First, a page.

In concrete terms, this does not fundamentally change things because the overall prevention approach always requires coupling the 3 ALARA principles of radiation protection, namely the requirements of justification, optimization and limitation. However, the responsibility that weighs on the employer in the implementation of these prevention rules is reinforced by the desire to "refocus regulatory obligations on performance obligations", according to the terms of the press release from the DGT. The employers concerned are now under an obligation to bring their radiation protection organization into compliance to take account of these changes.


Appointment of Advisorin radiation protection


The radiation protection organization is defined in the new articles R4511-111 et seq. of the Labor Code. It is automatically imposed on the employer, the head of the external company or the self-employed worker "when the nature and extent of the risk of worker exposure to ionizing radiation lead him to implement at least one of the following measures:

  1. the worker classification (Unclassified, A or B category).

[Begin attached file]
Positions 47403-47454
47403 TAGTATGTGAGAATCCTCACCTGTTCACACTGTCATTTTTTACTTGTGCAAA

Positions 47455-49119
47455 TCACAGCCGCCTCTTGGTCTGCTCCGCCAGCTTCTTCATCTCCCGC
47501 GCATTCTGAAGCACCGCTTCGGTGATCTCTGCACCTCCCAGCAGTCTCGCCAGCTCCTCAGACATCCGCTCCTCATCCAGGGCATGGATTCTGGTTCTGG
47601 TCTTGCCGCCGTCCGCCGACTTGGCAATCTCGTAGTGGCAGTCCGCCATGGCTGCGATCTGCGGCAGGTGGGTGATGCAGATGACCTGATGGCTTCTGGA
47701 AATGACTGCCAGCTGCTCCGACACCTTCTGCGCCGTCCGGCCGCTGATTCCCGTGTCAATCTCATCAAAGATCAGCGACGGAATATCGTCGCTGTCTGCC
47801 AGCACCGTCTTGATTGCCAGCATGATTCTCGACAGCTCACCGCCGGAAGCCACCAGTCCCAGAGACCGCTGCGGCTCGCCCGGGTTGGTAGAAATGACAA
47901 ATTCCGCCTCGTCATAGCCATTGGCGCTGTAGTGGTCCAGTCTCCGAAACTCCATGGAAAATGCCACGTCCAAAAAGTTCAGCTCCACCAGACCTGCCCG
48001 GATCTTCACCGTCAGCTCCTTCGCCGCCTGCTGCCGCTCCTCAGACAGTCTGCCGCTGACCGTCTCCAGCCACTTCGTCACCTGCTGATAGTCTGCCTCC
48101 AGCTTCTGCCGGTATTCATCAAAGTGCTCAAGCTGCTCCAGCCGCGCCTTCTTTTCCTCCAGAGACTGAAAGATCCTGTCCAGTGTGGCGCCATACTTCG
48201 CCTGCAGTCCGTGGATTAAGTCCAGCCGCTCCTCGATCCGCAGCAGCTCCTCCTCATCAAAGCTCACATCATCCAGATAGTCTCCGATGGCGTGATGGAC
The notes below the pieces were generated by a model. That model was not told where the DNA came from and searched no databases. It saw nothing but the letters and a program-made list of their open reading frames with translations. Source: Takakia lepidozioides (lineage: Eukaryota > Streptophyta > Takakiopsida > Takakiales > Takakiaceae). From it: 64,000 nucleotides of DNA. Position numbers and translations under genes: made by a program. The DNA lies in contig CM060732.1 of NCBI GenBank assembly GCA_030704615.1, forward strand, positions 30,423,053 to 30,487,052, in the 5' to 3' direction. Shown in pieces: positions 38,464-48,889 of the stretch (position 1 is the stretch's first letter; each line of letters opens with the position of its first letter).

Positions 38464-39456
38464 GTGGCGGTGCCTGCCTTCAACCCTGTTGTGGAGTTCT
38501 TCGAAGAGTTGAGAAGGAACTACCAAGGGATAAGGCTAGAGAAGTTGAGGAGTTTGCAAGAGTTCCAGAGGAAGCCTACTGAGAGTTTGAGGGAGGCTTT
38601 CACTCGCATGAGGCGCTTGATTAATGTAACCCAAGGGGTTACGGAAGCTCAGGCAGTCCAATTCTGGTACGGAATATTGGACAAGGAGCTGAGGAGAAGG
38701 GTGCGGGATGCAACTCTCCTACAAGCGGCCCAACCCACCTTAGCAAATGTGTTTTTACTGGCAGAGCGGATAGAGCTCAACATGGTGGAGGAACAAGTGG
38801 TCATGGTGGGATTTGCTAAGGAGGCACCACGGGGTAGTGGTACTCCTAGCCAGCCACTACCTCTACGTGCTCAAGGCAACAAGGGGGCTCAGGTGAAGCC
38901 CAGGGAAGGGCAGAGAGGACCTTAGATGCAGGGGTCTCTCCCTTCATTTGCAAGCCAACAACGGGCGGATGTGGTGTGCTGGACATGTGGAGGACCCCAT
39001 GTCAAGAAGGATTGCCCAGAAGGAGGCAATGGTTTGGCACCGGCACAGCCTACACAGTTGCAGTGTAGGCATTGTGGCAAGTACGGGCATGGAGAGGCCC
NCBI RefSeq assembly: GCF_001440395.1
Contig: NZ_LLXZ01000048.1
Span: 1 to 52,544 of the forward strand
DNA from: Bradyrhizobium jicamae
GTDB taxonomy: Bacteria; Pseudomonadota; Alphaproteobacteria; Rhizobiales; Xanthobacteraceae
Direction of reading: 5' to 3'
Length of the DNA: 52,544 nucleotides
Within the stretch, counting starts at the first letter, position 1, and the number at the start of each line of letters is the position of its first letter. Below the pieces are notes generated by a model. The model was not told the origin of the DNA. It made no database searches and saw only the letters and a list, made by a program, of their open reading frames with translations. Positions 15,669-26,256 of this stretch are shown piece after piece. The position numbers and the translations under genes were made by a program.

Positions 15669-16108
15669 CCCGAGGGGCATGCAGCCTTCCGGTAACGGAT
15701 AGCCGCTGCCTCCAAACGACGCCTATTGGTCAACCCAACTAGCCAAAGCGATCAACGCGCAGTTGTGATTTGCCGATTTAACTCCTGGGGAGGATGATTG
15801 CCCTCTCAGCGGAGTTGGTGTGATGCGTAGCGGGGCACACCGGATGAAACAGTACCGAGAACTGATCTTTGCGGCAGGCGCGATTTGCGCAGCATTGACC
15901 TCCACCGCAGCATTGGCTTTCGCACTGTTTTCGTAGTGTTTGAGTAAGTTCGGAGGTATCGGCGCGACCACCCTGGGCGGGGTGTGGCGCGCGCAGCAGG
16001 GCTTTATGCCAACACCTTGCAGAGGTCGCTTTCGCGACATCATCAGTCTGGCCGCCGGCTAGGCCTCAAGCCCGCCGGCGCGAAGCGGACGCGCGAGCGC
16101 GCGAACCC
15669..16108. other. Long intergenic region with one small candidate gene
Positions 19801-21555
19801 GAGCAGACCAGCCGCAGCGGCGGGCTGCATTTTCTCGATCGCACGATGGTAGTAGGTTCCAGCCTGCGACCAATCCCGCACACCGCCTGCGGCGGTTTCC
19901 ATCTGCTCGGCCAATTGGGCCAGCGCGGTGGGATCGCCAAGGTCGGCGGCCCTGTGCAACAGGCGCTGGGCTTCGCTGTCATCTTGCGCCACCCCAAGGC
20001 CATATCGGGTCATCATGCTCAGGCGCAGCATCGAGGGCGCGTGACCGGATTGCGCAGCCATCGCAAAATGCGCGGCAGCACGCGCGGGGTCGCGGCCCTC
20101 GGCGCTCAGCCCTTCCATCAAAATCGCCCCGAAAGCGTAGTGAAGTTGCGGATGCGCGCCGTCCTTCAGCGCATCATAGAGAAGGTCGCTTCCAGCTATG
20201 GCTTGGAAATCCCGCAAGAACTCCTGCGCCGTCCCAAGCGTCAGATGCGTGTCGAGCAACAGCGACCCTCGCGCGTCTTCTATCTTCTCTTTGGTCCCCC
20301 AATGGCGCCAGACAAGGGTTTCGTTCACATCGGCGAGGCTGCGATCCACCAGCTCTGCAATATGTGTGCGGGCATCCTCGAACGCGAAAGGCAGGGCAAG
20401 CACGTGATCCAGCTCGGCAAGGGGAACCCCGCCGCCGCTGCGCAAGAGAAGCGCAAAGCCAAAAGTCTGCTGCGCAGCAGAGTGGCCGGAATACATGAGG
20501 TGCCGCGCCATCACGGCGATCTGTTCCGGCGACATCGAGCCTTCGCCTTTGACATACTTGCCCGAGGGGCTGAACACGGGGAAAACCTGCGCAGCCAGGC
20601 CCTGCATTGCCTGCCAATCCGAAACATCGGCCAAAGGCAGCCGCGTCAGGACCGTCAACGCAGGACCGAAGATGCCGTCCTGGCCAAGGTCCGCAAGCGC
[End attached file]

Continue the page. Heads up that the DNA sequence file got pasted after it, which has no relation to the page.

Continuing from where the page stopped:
2. the delimitation of the exhibition or operation zone.

  3. mandatory verifications of means of prevention (equipment, sources, workplaces and vehicles. » 

As part of this organization, a Radiation Protection Advisor is appointed by the employer. It is specified that in the absence of a designation of Radiation Protection Advisor, the employer is required to seek the assistance of the "safety referent", employee or IPRP designated under Article L4644-1 of the Labor Code , to assess the risks associated with ionizing radiation.

The position of Radiation Protection Advisor cannot be exercised by the employer himself (except by way of derogation in companies with less than 20 employees, when the risk assessment excludes any risk of internal exposure and he is himself - same holder of the “PCR” training certificate (Labour Code art. R4451-117).

The organization of radiation protection can call on 3 types of contributors:

  • the person competent in radiation protection designated internally (see current PCR, it being specified that several PCRs can be designated within the same organization provided that they are grouped together within an internal entity with suitable resources).

  • the Competent Organization for Radiation Protection (OCR, legal entity which will replace the current external PCR).